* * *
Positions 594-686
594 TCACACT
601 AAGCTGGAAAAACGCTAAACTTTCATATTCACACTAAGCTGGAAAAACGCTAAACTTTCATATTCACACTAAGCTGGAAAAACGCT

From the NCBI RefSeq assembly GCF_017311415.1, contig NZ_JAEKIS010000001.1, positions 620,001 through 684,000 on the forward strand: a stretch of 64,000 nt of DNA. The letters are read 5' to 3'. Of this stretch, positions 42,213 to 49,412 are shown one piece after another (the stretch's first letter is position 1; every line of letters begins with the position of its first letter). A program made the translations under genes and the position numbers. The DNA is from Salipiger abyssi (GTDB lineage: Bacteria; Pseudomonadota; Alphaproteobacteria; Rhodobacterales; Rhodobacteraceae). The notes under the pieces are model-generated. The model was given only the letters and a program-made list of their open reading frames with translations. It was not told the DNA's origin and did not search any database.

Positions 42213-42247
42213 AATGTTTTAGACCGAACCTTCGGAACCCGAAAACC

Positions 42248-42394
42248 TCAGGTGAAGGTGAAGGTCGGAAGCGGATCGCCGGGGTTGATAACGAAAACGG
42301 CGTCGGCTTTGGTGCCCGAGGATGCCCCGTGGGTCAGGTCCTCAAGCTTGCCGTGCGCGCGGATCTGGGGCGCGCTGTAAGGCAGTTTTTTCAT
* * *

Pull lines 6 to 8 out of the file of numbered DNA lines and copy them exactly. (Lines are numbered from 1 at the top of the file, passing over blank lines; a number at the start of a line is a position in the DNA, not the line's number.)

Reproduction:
42213 AATGTTTTAGACCGAACCTTCGGAACCCGAAAACC

Positions 42248-42394
42248 TCAGGTGAAGGTGAAGGTCGGAAGCGGATCGCCGGGGTTGATAACGAAAACGG